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Lakers don't look up to the minutes in 95-92 loss to Indiana

They appear fatigued, Pau Gasol in particular, against the Pacers, who hold off L.A.'s late rally and end their 14-game losing streak at Staples Center.

November 28, 2010|By Mike Bresnahan

Plenty has happened in the 11-year history of Staples Center, be it a bevy of championship Lakers teams, an armful of losing Clippers teams and, for the music enthusiasts, a host of memorable concerts, from Bruce Springsteen to U2.

Then there was the latest piece of history, or infamy from the point of view of a Lakers fan.

The Pacers had never beaten the Lakers at Staples Center until Sunday, when they won, 95-92, to break an 0-14 skid that included three playoff losses in 2000.

Kobe Bryant had a season-high 41 points, but Pau Gasol was firmly outplayed by Pacers center Roy Hibbert, and the Lakers' reserves again abandoned the cause, failing to get the best of the Pacers' backups.

The Lakers looked tired, or uninterested, or something. They trailed, 51-45, at halftime and by 15 in the third quarter.

Weird night for the home team, in many ways.

It started with Gasol, who had 13 points on five-for-15 shooting and looked fatigued during another heavy-minute night. His assignment, Hibbert, had 24 points, shooting nine for 13.

Gasol is averaging 39 minutes a game after a restful summer in which he didn't play for the Spanish national team for the first time in five years. But he didn't look fresh Sunday.

"We really saw it tonight," Lakers Coach Phil Jackson said. "I thought there was a number of situations where he really didn't get a good base to shoot his shot from or make a good play out of. Probably fatigue more than anything else."

Gasol was a step slow on the deciding play of the game, losing track of Hibbert in a pick-and-roll set and watching helplessly as Hibbert dunked with 16.4 seconds left. The Pacers' three-point lead stood up after Bryant missed two three-point attempts in the final seconds, including a 29-footer with 0.9 seconds to play.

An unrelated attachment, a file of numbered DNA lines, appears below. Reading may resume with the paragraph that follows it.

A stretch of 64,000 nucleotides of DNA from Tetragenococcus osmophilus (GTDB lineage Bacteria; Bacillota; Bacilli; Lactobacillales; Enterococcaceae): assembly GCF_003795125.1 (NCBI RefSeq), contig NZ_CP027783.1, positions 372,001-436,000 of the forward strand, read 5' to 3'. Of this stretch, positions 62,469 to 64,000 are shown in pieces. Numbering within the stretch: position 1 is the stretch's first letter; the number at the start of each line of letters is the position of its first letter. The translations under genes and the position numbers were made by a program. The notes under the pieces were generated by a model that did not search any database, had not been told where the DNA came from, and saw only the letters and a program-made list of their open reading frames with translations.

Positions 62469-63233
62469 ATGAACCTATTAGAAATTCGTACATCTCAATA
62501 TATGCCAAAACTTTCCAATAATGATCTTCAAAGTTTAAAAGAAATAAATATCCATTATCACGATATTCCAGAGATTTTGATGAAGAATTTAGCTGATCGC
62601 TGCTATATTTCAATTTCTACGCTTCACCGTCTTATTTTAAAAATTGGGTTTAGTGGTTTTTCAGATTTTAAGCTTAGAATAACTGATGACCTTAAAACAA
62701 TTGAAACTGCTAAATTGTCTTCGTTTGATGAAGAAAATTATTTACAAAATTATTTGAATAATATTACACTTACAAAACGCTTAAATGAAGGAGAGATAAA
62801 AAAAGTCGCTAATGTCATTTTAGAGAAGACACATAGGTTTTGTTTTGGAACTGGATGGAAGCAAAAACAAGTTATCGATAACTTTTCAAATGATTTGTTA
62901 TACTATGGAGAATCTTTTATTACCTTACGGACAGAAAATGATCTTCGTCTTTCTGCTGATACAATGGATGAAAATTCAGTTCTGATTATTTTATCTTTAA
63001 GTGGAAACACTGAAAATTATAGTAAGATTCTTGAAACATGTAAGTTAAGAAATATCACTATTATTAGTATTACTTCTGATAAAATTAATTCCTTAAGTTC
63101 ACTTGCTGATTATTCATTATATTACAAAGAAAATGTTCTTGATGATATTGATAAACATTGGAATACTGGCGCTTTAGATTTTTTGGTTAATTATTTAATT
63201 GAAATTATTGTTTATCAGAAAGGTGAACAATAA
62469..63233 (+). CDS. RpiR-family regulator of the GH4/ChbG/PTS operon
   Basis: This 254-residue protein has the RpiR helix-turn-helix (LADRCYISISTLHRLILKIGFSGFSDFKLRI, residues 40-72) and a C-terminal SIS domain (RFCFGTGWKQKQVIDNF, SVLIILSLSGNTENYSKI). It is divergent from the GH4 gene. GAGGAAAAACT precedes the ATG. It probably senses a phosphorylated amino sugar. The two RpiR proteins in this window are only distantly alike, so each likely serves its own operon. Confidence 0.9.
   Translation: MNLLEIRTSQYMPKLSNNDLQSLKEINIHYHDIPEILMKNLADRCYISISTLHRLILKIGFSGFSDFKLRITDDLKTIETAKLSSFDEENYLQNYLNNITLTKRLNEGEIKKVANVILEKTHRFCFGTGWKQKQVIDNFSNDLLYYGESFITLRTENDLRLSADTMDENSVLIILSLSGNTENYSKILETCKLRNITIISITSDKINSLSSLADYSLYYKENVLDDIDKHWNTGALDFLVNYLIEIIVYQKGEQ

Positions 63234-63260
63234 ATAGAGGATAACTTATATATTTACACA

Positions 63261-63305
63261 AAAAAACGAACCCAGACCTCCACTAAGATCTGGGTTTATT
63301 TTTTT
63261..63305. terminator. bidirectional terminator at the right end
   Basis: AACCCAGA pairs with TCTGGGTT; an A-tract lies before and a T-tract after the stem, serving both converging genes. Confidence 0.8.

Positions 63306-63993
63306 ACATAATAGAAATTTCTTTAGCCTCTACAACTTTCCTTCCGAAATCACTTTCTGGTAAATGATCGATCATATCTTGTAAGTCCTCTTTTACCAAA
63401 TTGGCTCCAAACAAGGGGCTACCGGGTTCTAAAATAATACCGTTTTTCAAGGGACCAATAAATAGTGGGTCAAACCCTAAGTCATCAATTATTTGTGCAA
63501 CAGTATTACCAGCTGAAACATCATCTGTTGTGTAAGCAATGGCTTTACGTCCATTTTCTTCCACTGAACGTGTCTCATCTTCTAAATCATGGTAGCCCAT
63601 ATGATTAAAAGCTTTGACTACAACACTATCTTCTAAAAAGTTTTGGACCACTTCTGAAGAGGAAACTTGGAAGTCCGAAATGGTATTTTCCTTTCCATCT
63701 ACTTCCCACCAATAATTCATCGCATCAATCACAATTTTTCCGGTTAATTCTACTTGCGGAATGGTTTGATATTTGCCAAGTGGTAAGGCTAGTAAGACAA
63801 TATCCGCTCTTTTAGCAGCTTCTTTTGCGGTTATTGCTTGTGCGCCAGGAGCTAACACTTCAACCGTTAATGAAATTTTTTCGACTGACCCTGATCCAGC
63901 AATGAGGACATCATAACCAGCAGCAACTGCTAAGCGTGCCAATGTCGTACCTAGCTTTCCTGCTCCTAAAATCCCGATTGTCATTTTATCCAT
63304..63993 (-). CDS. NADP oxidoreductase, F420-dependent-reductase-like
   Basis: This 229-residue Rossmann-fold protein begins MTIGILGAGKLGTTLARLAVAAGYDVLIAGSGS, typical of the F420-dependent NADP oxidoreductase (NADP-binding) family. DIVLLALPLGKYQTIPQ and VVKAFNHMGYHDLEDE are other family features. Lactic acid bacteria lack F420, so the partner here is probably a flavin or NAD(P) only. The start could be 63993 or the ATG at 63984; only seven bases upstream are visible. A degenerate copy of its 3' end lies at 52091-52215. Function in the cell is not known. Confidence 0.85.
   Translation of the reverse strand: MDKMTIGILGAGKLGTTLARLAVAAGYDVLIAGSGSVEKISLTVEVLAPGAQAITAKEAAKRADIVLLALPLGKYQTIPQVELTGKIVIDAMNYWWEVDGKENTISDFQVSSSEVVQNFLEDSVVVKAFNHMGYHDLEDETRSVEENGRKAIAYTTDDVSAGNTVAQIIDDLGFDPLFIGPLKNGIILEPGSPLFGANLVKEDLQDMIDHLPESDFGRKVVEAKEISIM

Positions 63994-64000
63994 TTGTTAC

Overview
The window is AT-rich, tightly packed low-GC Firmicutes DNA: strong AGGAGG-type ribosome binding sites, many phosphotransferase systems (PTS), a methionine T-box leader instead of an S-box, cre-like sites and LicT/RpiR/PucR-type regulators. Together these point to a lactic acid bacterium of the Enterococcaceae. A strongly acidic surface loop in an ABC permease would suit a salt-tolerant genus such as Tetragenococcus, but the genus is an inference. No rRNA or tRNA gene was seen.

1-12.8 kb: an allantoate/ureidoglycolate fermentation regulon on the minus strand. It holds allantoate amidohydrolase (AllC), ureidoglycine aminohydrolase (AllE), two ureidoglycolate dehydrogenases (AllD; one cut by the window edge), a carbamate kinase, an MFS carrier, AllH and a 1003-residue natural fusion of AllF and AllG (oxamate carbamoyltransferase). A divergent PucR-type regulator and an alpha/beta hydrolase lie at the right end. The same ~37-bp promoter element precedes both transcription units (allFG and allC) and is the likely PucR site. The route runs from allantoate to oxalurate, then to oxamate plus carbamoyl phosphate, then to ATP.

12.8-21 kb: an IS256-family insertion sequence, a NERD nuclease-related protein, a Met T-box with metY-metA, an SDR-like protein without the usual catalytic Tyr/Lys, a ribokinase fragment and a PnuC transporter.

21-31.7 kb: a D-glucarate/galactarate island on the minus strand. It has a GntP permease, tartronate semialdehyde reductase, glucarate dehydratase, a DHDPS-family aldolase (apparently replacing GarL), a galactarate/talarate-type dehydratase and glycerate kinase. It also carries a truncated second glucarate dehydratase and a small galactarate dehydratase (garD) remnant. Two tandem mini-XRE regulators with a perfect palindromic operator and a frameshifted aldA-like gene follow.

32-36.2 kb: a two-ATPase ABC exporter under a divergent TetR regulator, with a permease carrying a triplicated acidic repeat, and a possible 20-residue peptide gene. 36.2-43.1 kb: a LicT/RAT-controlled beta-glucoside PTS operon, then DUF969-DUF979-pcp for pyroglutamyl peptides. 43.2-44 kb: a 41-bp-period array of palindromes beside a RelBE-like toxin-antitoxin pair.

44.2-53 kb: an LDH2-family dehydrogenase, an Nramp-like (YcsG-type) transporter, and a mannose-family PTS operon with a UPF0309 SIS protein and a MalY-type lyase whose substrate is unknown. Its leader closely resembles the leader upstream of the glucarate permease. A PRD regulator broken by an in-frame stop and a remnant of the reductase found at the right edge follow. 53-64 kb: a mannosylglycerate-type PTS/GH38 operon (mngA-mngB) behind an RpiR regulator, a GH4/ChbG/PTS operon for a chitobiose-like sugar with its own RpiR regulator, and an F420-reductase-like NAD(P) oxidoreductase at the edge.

The word of the night was lethargy.

"In some ways I feel more tired than others," said Gasol, who played 45 minutes Sunday. "It's a reality, but I don't complain about it. I saw the Detroit [double-overtime] game against New York. Amare Stoudemire played 54 minutes and I don't think he got asked [about it]. Obviously I'm averaging quite a few minutes and I'm out there for a while. I'll try to do my best out there and try to keep my energy as high as possible out there and do my job."

Gasol was 10th in the league in average minutes coming into Sunday.

The Lakers (13-4) were hurt by their inability to rebound late in the game, the Pacers (8-7) scoring on three consecutive possessions after they got at least one offensive rebound.

There were other issues for the Lakers. Ron Artest looked a step slow on offense, scoring three points in 26 minutes, and Shannon Brown had another bad shooting night, making only two of nine attempts.

The Lakers reserves were outscored by Indiana's, 24-14, and Derek Fisher continued a recent shooting slide, making two of eight.

Bryant didn't shoot all that well, making 14 of 33, but he was irritated by the Lakers' lack of defensive detail. "We're going to score points. But defensively, we have to sharpen that up."

The Lakers, who are 5-4 since their 8-0 start, don't have much time to tinker with their defense or rest their big men. They're in Memphis on Tuesday and Houston on Wednesday before getting a break with one game in five days.

"I thought we played a lethargic game," Jackson said. "I thought they outhustled us and obviously it paid off for them in a win."

mike.bresnahan@latimes.com

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